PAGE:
Monday, 28 November 2016

History Will Absolve?

Almost anyone who makes it to 90 will have outlived his own world.

The splits between Trotskyists and what were once Stalinists, plus their respective fellow-travellers and spheres of influence, had seemed to be long gone, and in fact irrelevant to anyone below a fairly high age.

The anti-war movement since 2001 and the anti-austerity movement since 2008 had seemed to have dispensed with all of that.

But then Fidel Castro went and died.

And it all came out again.

But this time, on Facebook and Twitter.


  1. Trotskyist influenced American policy towards the Cuban Revolution drove Cuba into the arms of the USSR, yet that occasional student Trot from the olden days, Peter Hitchens, still believes in it after all these years. He dines out on being "a veteran of the left" but he was briefly a hanger on of a fringe faction a long time ago, nothing more than that.

    1. A lot of that generation will tell you that they were veterans of the Left because they voted Labour in 1970, and in 1966 if they were old enough (which he wasn't). But that's it, pretty much. The first time that they ever voted, they voted for one lot of Keynesian Cold Warriors rather than the other.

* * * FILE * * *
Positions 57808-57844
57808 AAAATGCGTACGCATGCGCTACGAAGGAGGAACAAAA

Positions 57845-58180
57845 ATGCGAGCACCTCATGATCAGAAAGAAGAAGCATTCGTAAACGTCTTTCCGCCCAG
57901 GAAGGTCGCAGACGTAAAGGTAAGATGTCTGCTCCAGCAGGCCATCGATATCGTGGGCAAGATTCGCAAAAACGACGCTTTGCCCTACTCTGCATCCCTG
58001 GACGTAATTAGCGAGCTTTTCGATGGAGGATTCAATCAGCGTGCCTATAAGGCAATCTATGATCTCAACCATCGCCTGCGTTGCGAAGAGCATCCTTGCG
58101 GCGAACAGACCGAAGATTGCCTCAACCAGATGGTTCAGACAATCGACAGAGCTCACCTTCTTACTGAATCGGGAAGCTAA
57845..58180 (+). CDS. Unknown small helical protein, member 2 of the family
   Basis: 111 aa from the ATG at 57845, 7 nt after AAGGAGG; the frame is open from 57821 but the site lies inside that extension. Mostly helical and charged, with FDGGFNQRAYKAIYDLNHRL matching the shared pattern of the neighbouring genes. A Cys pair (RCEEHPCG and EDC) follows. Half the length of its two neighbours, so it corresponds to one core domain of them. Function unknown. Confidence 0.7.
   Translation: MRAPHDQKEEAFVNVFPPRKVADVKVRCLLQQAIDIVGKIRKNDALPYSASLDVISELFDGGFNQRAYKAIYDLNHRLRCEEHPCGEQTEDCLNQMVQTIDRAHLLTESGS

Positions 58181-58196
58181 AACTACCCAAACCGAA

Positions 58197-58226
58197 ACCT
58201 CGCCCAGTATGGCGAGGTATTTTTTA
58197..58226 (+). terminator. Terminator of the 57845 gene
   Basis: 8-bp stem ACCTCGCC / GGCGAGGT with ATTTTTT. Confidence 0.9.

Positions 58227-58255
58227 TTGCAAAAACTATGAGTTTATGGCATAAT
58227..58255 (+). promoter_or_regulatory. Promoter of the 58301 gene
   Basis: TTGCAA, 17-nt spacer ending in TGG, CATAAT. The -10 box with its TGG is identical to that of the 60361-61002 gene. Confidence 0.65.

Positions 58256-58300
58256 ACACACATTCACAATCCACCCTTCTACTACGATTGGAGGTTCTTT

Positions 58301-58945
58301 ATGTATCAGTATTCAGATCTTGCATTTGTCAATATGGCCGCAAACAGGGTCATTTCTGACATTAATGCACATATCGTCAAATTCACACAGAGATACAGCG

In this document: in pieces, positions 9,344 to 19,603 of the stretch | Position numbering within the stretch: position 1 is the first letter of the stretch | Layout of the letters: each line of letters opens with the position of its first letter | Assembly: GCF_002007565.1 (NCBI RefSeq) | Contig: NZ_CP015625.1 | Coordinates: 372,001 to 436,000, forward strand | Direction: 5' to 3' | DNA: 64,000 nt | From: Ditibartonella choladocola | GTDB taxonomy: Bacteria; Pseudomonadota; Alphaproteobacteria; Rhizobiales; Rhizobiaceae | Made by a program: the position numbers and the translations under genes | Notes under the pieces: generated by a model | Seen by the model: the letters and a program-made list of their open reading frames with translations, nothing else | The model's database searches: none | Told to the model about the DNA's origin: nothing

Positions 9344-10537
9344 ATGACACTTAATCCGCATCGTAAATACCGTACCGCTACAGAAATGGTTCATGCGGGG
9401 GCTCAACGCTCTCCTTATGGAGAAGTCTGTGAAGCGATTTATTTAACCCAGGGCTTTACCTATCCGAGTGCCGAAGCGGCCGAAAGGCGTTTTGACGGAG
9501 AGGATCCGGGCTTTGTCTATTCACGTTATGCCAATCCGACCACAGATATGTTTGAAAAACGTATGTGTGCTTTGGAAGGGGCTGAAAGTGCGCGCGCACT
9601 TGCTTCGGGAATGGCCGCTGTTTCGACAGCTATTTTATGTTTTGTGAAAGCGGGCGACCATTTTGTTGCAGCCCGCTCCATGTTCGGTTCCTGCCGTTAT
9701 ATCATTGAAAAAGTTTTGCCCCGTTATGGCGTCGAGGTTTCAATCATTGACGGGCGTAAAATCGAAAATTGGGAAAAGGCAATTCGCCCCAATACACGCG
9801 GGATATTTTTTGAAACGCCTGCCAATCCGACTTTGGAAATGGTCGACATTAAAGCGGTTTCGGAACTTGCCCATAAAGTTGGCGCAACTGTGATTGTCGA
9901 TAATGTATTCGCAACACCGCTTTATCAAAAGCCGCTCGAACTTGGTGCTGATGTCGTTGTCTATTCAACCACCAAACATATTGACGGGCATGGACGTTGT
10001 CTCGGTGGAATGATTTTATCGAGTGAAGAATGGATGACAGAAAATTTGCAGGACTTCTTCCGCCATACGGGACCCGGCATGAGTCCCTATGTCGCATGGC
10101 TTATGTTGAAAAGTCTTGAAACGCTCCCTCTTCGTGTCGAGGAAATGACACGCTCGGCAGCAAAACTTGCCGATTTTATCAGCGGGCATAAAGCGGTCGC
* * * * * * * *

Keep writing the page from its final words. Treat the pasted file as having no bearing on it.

Whether Hitchens even did that, I don't know. What the IS was instructing its people to do, I have no idea. That it was telling them to vote for Harold Wilson is comically believable, but I honestly don't know.

    2. His refusal to admit who brought down apartheid is because he was a Trot. He can't give the Tankies the credit.

    3. The idea that they were waiting for Britain and America to give them some kind of green light because the Soviet Union had collapsed is side-splittingly funny.

      The anti-apartheid movement was particularly strong in Britain, which was in many ways its global centre. But that was no thanks to British Governments of either party.